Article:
In 2009, his work at LEAP caught the attention of Carlton Highsmith, a retired New Haven businessman who was trying to replicate an acclaimed New Hampshire job training program in the Elm City.Highsmith asked Clemons if he would help him build and run the program. Clemons said yes, and in 2011, he became ConnCAT’s founding chief executive officer. The nonprofit began with the after-school program and adult courses in phlebotomy and medical billing and coding, and has since added a culinary program, a student-run restaurant, and a high school entrepreneurship camp. Southern hosted the camp in July. In January, ConnCAT scored a $1 million grant from KeyBank to further grow the program.
Asked about his favorite success story, Clemons points to two of his adult students, one in phlebotomy and another in medical billing and coding, who now are teachers in the program.“It’s not just about job training. It’s about how can we get people to see that there are possibilities beyond the conditions they see. That’s kind of the story of my life as well,” he says. “I never thought about being a CEO or founding CEO of anything,”adds Clemons. “I was able to do some really amazing things because people noticed me. That’s it.”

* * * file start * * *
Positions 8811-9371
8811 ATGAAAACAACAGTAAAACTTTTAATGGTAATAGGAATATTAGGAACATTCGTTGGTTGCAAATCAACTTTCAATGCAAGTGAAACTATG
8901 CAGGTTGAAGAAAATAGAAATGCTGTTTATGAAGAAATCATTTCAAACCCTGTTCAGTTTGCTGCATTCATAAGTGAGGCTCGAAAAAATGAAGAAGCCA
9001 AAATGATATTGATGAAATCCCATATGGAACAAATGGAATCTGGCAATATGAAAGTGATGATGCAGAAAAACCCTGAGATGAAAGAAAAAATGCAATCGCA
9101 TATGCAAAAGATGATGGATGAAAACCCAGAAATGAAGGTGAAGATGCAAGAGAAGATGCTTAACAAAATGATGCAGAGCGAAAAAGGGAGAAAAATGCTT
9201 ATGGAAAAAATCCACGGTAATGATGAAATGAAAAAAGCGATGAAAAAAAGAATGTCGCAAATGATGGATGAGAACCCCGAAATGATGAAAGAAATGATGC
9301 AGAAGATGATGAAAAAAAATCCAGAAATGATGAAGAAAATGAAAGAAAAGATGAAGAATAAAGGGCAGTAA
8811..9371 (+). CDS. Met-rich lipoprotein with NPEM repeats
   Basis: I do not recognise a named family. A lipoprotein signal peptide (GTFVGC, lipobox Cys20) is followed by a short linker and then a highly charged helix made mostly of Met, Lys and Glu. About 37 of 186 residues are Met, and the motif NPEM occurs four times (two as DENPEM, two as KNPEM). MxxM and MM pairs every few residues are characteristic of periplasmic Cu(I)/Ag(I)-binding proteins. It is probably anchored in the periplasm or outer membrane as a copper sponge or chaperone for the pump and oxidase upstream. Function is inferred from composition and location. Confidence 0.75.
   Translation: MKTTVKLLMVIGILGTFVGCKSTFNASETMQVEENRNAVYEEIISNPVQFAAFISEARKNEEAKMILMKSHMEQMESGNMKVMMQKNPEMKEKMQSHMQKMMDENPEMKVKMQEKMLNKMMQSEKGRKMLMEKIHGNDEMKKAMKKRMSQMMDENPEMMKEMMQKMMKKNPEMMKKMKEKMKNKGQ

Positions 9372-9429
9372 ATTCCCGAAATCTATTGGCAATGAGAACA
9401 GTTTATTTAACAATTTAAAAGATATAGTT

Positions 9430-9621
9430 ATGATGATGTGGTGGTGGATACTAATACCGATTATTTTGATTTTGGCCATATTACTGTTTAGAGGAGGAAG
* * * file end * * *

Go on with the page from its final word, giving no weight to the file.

‘He gave me a shot’
On paper, Christoferson says he didn’t appear to be “college material” either. Branded a difficult student” and channeled into special education, he knew his GPA and test scores couldn’t get him into Southern. So he pleaded his case to Richard Farricielli, then the interim vice president for student and university affairs. Christoferson told him about a teen center he was trying to launch in East Haven and how he wanted to one day do something that would change the world.”